Exterior of the hall
|Location||Assembly and Main Sts., Washington, Mississippi|
|NRHP reference No.||78001587|
|Added to NRHP||April 19, 1978|
|Designated USMS||March 21, 1995|
Assembly Hall, also known as Serio House, de France House, and Fletcher's Tavern is a small tavern built in 1808 in Washington, Mississippi. It was listed on the National Register of Historic Places in 1978 and designated a Mississippi Landmark on March 21, 1995.
In 1802 a political rivalry between the Democratic-Republican Party and the Federalist Party led to the relocation of Mississippi's then territorial capital. The Democrat-Republican government elected to move the capital from the Federalist-leaning Natchez, Mississippi to the more rural Washington, Mississippi; however, no capitol building was ever built. Meetings of the state's general assembly were held in the tavern, then owned by Charles de France. Upon admission of the state in 1817, the first state convention was held in the tavern, while all subsequent conventions before 1820 were held in Natchez.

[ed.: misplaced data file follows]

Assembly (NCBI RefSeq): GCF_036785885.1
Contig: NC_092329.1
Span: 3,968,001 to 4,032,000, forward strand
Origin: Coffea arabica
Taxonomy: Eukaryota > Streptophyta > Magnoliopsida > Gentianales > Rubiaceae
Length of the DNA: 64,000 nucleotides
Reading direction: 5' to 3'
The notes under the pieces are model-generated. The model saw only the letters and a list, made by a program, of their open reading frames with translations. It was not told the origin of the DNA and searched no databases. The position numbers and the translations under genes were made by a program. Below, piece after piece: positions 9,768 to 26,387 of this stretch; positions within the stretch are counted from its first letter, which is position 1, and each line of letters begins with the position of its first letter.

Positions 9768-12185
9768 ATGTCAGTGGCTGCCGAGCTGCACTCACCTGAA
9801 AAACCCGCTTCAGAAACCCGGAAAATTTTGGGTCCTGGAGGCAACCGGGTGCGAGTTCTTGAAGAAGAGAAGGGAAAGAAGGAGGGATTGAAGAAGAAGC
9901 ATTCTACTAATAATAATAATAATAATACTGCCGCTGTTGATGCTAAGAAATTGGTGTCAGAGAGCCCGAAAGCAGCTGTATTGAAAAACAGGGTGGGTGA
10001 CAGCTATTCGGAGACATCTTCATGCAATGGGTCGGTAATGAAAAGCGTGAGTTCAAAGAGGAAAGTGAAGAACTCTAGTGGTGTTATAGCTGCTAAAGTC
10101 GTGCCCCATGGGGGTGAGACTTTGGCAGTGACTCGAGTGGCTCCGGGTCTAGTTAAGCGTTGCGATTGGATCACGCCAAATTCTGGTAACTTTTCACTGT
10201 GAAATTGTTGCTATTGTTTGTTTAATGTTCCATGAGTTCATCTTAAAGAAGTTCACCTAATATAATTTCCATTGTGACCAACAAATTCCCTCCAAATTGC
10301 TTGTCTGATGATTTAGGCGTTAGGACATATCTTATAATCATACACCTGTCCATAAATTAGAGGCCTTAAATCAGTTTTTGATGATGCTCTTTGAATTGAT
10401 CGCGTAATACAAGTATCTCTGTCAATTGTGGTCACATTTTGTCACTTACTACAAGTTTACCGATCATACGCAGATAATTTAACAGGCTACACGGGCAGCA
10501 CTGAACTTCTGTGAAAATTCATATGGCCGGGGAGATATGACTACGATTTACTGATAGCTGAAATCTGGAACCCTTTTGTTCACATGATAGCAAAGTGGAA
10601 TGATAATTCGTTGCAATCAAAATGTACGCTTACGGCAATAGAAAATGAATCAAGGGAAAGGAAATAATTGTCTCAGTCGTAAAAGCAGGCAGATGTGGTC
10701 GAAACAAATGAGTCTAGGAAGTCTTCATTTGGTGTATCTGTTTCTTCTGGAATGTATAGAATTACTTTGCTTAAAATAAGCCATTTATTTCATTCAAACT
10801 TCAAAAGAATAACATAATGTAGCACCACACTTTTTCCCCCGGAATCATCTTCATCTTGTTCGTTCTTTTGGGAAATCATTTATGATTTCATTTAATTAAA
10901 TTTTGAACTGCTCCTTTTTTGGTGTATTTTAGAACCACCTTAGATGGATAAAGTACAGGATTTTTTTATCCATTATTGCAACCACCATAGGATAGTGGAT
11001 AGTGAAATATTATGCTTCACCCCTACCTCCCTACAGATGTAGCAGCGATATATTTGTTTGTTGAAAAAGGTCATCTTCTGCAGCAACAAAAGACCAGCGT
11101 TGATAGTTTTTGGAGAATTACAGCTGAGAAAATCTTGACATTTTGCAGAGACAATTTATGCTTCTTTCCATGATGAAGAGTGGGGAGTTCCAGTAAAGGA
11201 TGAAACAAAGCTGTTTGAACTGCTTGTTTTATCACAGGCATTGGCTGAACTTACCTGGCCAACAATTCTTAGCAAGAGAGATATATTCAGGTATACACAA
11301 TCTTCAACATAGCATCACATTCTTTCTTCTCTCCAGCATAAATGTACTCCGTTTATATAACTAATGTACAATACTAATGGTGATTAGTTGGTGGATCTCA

- "National Register Information System". National Register of Historic Places. National Park Service. March 13, 2009.
- "Mississippi Landmarks" (PDF). Mississippi Department of Archives and History. May 2008. Archived from the original (PDF) on October 9, 2010. Retrieved April 20, 2009.
- "Capitals and Capitols: The Places and Spaces of Mississippi's Seat of Government". Mississippi Historical Society. September 2003. Archived from the original on February 10, 2009. Retrieved April 20, 2009.
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